Monday, June 12, 2017

The Smolny Institute for Daughters of the Nobility

Founded by Catherine the Great, the Smolny Institute provided a liberal arts education for young ladies for over a century until the Revolution and the Bolsheviks closed its doors. According to Russia Beyond the Headlines:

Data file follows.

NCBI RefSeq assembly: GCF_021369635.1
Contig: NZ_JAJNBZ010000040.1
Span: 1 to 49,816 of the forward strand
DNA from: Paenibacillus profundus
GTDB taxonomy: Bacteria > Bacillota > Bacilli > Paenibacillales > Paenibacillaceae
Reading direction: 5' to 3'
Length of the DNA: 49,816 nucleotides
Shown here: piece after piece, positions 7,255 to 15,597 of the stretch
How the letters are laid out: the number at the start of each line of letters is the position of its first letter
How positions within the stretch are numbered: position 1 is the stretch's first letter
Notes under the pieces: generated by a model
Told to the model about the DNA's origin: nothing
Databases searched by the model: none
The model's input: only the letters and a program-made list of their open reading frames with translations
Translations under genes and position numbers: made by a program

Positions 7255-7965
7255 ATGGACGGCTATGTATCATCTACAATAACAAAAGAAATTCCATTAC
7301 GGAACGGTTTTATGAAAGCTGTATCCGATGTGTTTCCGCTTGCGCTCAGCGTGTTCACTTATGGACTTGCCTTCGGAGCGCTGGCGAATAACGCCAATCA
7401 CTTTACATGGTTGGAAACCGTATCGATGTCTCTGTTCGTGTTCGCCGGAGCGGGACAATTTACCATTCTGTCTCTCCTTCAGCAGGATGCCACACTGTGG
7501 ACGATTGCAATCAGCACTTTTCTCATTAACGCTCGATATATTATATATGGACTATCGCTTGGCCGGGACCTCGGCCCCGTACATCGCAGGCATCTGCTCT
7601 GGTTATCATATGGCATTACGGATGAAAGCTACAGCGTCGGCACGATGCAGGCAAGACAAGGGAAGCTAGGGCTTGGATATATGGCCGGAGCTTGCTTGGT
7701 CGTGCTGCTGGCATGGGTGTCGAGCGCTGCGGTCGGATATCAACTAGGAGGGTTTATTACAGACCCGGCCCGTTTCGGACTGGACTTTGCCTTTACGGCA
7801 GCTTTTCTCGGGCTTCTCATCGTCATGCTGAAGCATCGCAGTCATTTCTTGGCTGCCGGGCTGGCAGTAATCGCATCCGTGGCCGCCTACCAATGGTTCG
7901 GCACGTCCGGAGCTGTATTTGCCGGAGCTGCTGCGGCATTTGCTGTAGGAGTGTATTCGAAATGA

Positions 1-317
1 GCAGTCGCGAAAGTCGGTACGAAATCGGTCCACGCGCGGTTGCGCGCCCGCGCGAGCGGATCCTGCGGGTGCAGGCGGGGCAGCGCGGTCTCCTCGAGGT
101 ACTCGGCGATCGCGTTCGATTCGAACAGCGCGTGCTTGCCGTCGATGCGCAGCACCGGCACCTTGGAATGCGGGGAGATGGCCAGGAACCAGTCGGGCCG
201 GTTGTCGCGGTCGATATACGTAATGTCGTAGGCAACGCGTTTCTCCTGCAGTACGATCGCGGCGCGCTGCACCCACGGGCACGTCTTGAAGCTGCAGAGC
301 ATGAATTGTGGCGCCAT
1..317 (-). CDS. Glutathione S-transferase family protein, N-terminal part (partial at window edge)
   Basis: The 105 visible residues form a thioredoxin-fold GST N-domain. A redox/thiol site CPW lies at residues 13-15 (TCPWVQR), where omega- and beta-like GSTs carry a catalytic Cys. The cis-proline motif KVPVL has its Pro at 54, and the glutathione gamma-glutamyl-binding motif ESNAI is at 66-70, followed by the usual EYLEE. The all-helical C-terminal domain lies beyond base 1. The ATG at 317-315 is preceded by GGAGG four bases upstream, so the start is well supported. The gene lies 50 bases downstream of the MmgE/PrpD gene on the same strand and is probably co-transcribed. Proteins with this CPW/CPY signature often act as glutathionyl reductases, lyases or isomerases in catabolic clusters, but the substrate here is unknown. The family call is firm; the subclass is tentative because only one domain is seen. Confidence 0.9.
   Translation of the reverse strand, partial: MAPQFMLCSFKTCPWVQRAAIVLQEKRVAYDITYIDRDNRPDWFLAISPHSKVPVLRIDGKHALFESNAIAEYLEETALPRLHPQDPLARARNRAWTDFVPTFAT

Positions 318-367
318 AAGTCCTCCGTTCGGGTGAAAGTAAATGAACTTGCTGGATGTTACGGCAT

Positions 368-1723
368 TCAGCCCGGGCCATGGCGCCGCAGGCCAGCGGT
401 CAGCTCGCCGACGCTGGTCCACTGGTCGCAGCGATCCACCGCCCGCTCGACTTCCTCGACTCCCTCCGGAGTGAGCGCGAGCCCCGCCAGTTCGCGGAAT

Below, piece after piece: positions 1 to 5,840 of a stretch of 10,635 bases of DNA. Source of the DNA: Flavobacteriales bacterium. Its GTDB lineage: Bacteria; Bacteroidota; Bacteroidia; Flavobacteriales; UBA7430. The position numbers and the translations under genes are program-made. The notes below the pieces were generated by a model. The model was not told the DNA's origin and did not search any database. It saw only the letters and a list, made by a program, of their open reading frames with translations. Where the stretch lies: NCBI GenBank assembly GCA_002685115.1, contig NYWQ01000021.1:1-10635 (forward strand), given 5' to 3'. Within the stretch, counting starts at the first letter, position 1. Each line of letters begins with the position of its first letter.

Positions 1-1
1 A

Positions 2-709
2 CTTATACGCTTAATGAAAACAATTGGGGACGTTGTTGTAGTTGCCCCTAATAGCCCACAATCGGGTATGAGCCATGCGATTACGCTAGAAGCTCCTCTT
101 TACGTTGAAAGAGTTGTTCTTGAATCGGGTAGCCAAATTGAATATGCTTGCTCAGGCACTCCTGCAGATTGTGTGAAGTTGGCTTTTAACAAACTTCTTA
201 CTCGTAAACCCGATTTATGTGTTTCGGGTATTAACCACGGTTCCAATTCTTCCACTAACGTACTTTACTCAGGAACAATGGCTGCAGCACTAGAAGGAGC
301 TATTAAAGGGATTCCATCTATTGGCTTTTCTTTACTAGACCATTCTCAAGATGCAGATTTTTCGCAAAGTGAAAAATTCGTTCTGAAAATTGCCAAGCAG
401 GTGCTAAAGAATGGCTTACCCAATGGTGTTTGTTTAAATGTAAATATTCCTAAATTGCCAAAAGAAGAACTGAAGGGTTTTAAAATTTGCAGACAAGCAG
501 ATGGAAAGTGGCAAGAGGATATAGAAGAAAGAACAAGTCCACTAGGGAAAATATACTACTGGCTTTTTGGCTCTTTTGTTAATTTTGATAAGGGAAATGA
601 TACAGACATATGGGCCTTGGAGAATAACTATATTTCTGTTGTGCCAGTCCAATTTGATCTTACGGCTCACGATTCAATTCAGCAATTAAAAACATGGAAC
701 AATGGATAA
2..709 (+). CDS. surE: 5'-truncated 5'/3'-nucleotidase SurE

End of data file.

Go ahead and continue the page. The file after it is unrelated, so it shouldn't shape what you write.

The Smolny Institute for Noble Maidens was the first women's educational institution in Russia and paved the way for women’s education in the country. The institute was founded at the urging of Ivan Betskoy and in accordance with a decree signed by Catherine the Great on May 5 (April 24 according to Julian calendar) 1764. Smolny Institute admitted the daughters of officials with a rank no lower than colonel or actual state counselor and paid for their education using funds from the state treasury. The daughters of hereditary nobles were also admitted for an annual tuition fee. The girls were prepared for life in the royal court and high society. The institute’s curriculum included lessons on classic school subjects: Russian language, mathematics, history, geography, as well as music, dance, painting, sculpting, blazonry, etiquette, various means of housekeeping, religious studies, and others. Ivan Betskoy wrote the institute’s charter, instilling in it his pedagogical views that had been influenced by Western European Enlightenment philosophy, views that Catherine the Great also shared. (Read more.)


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